In Macbeth, analyze Lady Macbeth's sleepwalking in terms of characterization.
Despite Lady Macbeth's early bravado concerning Duncan's murder, the way she shames her husband for his reluctance to commit the murder, and her belittling of him when he initially regrets it, there are some clues that she is not as steel-nerved and ruthless as she'd like Macbeth to think. When she first learns of the Weird Sisters' remarks to her husband, she prays to be "unsex[ed]" and filled "from the crown to the toe top-full / Of direst cruelty" (1.5.48,49-50). Further, she says,
Make thick my blood.
Stop up th' access and passage to remorse,
That no compunctious visitings of nature
Shake my fell purpose, nor keep peace between
Th' effect and it. (1.5.50-54)
She prays to have any quality associated with being feminine removed from her body: she doesn't want to be soft or gentle and kind. She wants to be hard and terrible and cruel. She asks that any feelings of remorse or compassion be quelled so that she is able to go forward with what she plans. Why would Lady Macbeth need to pray for these capabilities if she already felt herself to be cruel and ruthless? She must feel that some remorse or compassion could flare up inconveniently and make her regret her decision or feel guilty about it. In other words, she is not, by nature, evil.
Later, while Macbeth is away, performing the murder, Lady Macbeth says that "Had [Duncan] not resembled / [Her] father as he slept," she would have killed the king herself (2.2.16-17). This implies that she has a certain sentimentality, despite her hopes that she will be cruel enough to perform the murder herself; when the chips are down, she cannot do it. Her "better" feelings seem to overrule the worse when it matters most.
Ultimately, then, when Lady Macbeth sleepwalks and talks, she reveals that those better feelings have not gone away. They have persisted, and her guilt about Duncan's murder—and all of the other murderous acts her husband has performed since—has grown and festered inside her until it has found some release. She can hide it all while she's awake, but she, while she sleeps, those true feelings come out. We see that Lady Macbeth was destroyed by her ambition: she manipulated her husband for personal gain, and he became a monster, and now her conscience cannot support what she has done—and Shakespeare gave us clues about her true character from the beginning.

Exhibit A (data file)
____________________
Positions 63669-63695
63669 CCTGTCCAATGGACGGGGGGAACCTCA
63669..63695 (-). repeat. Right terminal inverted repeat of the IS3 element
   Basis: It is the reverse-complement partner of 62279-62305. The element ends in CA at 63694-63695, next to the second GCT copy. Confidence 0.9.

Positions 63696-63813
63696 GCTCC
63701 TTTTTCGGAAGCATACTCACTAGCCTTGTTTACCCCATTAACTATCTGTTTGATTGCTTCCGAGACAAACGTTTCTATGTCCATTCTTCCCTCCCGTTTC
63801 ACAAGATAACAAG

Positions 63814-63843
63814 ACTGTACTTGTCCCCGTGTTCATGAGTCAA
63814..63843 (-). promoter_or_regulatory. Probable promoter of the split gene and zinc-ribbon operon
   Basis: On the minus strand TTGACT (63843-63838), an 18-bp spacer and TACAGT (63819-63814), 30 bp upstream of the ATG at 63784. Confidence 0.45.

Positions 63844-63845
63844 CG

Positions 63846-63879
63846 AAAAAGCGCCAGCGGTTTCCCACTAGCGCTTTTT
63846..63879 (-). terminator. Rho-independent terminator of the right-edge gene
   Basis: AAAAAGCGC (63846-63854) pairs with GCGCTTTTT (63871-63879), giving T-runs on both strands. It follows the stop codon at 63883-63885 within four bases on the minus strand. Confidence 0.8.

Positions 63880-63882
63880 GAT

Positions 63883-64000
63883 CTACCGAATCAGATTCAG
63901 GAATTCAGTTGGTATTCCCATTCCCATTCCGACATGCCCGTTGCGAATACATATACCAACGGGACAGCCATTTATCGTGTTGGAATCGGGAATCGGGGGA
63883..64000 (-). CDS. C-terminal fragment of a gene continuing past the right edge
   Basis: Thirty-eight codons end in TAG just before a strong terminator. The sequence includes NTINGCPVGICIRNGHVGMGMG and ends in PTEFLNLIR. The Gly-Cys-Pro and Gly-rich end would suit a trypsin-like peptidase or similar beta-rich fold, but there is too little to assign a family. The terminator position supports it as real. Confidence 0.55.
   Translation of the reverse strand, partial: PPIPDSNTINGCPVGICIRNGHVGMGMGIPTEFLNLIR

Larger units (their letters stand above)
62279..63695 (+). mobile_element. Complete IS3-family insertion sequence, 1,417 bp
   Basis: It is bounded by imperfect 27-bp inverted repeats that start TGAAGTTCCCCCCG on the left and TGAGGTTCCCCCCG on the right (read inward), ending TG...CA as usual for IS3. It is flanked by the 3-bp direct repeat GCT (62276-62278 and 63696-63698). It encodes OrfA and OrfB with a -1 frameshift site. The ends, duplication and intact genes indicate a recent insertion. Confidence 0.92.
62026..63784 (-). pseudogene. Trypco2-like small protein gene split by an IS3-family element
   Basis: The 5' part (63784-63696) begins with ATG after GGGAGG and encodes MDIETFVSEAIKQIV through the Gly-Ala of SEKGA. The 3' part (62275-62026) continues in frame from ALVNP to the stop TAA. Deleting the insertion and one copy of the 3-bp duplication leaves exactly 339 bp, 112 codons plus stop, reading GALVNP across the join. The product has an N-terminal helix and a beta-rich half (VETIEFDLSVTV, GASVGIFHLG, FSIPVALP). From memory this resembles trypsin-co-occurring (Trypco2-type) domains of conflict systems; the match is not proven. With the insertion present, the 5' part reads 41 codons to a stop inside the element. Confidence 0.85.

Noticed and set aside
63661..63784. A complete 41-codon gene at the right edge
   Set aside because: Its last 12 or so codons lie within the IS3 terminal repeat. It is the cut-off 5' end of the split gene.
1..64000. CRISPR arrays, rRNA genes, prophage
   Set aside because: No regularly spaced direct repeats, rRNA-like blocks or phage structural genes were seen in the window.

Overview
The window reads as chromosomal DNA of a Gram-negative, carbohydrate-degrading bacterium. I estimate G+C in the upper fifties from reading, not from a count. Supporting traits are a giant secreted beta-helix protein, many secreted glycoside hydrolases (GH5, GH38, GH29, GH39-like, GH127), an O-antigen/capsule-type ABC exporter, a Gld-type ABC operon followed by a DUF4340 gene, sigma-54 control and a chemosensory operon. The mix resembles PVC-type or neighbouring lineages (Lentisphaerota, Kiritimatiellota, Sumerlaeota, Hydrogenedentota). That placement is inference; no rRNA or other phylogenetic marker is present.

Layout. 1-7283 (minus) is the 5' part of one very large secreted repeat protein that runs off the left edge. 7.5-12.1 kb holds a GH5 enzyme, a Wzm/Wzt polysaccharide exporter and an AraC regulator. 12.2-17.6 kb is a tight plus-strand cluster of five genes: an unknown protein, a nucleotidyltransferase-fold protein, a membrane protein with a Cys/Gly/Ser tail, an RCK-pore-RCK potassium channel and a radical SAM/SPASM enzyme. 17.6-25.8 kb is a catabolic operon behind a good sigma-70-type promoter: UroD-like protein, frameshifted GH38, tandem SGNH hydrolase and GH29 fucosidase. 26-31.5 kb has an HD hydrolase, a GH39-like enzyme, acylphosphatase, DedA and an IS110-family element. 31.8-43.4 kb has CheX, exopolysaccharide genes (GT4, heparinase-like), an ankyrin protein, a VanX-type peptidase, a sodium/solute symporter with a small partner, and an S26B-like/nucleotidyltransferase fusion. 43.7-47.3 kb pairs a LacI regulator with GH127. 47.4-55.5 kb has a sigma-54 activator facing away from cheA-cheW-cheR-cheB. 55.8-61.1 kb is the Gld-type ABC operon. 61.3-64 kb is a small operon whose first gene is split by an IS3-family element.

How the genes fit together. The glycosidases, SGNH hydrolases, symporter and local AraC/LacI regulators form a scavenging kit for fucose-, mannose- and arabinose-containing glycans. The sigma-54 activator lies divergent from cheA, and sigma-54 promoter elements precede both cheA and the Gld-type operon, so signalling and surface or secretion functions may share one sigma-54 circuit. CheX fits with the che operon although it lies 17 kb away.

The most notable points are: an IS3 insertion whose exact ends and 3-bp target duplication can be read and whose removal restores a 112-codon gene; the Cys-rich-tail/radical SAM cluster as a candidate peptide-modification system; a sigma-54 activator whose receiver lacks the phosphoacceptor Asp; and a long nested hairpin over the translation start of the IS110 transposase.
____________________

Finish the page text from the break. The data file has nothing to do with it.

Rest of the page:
Sleep is a prevailing motif in Macbeth. Shakespeare uses it throughout the play to show the guilty consciences of Macbeth and Lady Macbeth. At the beginning of the play, after the murder of Duncan, it is Macbeth who is filled with remorse and guilt. He is immediately sorry that he committed the act and cries,
Macbeth has murdered sleep.
Macbeth shall sleep no more.
Yet, Lady Macbeth feels no guilt, no remorse. She assures her husband that "a little water clears us of this deed." She is, unlike Macbeth, thrilled with the anticipation of how their lives will change as a result of killing Duncan.
Throughout the play, Macbeth is troubled with being unable to sleep. Lady Macbeth refers to his bad dreams, and his sleepless nights:
You lack the season of all natures, sleep.
So, it is fitting that when Shakespeare shows Lady Macbeth's collapse in Act 5 that she displays her delayed feelings of regret and guilt through sleepwalking--which signifies a very troubled sleep. As Lady Macbeth sleepwalks, she references many of the misdeeds committed by her husband and especially the murder of Duncan that she had planned. Her sleep in a way was "murdered" too, and the only way for her to regain the peace she once had is to die.
In the play, Shakespeare explores the psychological consequences of committing immoral acts for personal gain. He shows the devastating effects of a guilty conscience through the inability to sleep peacefully.
In my mind, the purpose of the sleepwalking scene is to reflect a level of change within Lady Macbeth. From being seen as a source or origin of evil intent and actions, confident and assured that what was done was needed to be done, and from one who was driven by her "function not being smothered by surmise," Shakespeare intends to create an individual who has been crushed under the weight of evil. The idea of sleepwalking itself reflects an unnatural state. In making her sleepwalk, we can see a couple of things. One of these is that the most natural and peace-like state of slumber is distorted. This might help to reflect Lady Macbeth's own recognition that what was done in the name of ambition is unholy and unnatural. Additionally, it is an indication that Lady Macbeth is coming "unglued." When captured sleepwalking, it helps to bring out the idea that something is amiss in Lady Macbeth. Finally, I think that the domestic purpose of Lady Macbeth's sleepwalking might help to reflect the fundamental state of the marriage at the end of the drama. The notion of sleep between a husband and wife is fairly sacred and absolute. Yet, in seeing her sleepwalk, this notion is disrupted, reflecting the bond between husband and wife is also disturbed, past a point of being fixed without drastic acknowledgement and recognition.